Injuries are a major cause of disability, poor health and death in many First Nations communities. For example, results from the 2002/03 First Nations Regional Longitudinal Health Survey (RHS) show that half (49.5%) of youth (age 12-17) living in a First Nations community experienced some type of injury in the past year; the same rate for is about 1 in 3 for young adults, 18 to 34.
The AFN recognizes that the nature of injuries and their causes are complex; injuries are often the result of individual behaviour, the culture of safety, and the physical environment. These factors are compounded by socioeconomic disparities which increase the risk of morbidity and mortality from injuries when they occur.
Safe and healthy First Nations communities that are injury-free
A comprehensive approach is needed to address the burden of injuries in First Nations communities; one which addresses the issues of risk behaviour in addition to the contextual issues which place First Nations at greater risk for injuries. The AFN strategy on injury prevention has four pillars:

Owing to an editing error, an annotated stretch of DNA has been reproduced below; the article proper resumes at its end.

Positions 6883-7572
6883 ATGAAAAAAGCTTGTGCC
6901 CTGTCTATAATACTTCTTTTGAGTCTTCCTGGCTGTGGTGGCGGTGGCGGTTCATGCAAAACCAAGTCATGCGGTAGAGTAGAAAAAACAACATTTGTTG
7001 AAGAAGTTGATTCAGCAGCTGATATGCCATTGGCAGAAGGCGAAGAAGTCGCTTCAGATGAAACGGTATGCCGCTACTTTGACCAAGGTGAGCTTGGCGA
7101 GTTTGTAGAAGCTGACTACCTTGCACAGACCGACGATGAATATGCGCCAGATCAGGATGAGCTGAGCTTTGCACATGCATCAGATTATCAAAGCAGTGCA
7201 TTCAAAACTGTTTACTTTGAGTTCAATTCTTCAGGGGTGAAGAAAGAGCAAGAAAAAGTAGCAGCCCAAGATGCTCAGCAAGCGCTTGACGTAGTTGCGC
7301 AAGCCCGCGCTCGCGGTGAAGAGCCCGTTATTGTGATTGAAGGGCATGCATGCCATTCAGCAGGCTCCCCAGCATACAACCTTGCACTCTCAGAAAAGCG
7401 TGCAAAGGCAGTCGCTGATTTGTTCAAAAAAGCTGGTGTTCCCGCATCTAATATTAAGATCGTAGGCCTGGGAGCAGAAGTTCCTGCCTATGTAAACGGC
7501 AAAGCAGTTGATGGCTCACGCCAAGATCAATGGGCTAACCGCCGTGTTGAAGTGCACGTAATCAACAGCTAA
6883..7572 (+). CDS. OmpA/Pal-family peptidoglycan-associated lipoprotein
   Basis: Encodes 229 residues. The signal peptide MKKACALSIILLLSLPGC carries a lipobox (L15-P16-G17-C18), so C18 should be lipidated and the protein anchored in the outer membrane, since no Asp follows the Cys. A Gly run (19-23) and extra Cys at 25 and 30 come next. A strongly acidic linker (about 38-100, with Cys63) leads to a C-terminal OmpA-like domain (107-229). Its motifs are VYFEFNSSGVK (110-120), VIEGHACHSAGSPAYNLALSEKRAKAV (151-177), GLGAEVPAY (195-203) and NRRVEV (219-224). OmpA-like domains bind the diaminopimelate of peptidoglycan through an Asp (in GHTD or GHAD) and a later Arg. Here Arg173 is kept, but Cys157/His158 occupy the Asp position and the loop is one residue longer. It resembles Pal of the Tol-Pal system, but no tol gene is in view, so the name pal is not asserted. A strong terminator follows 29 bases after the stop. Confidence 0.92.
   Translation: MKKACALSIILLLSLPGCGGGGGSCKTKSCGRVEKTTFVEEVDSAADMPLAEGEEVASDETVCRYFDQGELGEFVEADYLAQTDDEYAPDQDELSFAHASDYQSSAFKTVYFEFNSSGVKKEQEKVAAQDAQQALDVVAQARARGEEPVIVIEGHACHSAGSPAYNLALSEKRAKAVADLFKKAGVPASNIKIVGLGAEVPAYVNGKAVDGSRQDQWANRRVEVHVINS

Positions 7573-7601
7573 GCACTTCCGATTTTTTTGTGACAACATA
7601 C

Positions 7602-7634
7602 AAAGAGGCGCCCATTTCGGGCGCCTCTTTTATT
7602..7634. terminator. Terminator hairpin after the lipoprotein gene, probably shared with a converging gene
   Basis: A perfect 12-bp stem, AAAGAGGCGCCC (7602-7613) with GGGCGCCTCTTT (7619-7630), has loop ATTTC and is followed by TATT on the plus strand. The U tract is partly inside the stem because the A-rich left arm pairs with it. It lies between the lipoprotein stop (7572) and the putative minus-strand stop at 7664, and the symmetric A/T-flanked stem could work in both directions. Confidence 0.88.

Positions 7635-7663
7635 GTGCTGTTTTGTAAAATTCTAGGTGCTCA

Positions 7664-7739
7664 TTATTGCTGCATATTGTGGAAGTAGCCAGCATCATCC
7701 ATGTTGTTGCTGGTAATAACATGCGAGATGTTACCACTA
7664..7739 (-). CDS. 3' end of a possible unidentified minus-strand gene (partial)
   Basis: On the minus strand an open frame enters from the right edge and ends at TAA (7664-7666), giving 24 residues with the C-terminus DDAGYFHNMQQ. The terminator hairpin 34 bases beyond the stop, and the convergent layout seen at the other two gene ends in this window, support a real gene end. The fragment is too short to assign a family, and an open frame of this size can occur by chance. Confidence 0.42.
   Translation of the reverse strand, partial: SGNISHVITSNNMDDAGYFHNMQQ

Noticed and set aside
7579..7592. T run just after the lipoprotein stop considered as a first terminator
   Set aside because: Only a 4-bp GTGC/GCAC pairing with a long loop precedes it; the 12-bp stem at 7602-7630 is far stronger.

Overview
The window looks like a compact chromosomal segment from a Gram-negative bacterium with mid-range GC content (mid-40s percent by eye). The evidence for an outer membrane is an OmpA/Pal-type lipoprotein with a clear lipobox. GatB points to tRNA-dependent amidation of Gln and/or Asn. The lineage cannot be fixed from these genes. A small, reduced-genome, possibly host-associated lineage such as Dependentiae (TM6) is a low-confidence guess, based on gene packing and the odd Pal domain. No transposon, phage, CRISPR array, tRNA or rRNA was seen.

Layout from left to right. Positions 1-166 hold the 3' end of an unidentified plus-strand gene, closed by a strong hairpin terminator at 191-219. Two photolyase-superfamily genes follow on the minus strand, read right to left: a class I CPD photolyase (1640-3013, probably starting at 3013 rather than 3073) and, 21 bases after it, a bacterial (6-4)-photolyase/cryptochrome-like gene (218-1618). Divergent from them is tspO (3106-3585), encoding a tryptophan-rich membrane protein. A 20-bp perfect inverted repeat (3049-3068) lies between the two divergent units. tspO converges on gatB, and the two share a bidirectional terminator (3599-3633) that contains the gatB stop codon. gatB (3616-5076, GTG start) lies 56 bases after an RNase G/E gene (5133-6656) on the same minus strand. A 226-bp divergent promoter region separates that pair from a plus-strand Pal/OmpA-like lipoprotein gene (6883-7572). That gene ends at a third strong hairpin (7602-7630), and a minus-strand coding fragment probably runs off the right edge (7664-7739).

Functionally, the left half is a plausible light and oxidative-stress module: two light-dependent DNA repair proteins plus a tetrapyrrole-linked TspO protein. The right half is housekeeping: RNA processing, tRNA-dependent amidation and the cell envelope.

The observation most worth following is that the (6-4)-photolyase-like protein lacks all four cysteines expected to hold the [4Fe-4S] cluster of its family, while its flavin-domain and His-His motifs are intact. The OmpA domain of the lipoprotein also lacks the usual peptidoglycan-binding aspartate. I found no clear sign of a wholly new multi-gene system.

- Raising awareness of the significance of injuries and their consequences among all First Nations. This may involve a communications campaign designed to improve knowledge, attitudes, and beliefs about injuries (please refer to our communications strategy for injury prevention for additional information).
- Enabling First Nations and First Nations communities to carry out injury prevention surveillance, initiatives, and programming.
- Engaging external partners who have a mandate to address injuries and experience in delivering effective injury prevention programs and services. The goal here is to fill in program gaps that cannot be filled locally, by First Nations communities (more information can be found here: partnerships in injury prevention).
- Continued work to improve the physical and structural environment of First Nations communities. This work is within the larger mandate of the AFN.